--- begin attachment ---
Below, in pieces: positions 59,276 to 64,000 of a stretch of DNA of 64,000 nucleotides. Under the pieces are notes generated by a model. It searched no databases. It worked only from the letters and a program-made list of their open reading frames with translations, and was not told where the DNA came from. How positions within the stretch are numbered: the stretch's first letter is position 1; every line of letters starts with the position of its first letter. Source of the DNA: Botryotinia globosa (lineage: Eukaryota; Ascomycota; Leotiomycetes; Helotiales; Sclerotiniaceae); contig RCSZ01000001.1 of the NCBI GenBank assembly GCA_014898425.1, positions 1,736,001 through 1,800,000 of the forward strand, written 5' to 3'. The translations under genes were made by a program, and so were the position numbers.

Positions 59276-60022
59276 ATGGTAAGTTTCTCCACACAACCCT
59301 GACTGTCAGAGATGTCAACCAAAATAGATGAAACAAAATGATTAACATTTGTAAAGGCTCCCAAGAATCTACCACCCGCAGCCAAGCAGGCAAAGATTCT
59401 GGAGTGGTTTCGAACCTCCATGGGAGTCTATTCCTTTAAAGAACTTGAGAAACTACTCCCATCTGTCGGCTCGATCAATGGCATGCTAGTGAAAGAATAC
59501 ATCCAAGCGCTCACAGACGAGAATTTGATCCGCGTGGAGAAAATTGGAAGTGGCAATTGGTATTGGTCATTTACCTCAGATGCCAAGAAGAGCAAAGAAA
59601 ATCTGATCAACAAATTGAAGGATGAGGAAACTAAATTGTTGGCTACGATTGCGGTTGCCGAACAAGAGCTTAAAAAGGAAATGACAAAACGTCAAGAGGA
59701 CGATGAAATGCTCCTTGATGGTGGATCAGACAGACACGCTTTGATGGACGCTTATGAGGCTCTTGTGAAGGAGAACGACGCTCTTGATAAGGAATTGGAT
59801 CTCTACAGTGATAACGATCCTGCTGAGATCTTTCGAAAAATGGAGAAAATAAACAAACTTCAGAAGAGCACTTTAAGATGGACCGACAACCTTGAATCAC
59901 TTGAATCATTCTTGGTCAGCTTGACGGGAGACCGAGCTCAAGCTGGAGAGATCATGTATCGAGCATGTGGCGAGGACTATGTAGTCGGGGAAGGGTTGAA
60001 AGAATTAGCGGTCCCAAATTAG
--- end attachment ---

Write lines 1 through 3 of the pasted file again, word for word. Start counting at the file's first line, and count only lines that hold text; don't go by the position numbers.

Below, in pieces: positions 59,276 to 64,000 of a stretch of DNA of 64,000 nucleotides. Under the pieces are notes generated by a model. It searched no databases. It worked only from the letters and a program-made list of their open reading frames with translations, and was not told where the DNA came from. How positions within the stretch are numbered: the stretch's first letter is position 1; every line of letters starts with the position of its first letter. Source of the DNA: Botryotinia globosa (lineage: Eukaryota; Ascomycota; Leotiomycetes; Helotiales; Sclerotiniaceae); contig RCSZ01000001.1 of the NCBI GenBank assembly GCA_014898425.1, positions 1,736,001 through 1,800,000 of the forward strand, written 5' to 3'. The translations under genes were made by a program, and so were the position numbers.

Positions 59276-60022
59276 ATGGTAAGTTTCTCCACACAACCCT